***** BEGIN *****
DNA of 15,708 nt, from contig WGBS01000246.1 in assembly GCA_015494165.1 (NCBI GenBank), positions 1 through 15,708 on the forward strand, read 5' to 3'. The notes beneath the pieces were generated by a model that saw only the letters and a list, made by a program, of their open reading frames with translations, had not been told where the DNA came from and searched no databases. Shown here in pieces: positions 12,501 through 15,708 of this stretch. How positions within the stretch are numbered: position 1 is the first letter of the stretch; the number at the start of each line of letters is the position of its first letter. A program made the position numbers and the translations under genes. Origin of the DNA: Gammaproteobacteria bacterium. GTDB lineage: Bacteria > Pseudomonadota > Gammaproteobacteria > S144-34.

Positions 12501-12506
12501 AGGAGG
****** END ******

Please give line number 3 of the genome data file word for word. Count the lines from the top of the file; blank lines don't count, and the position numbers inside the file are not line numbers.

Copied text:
12501 AGGAGG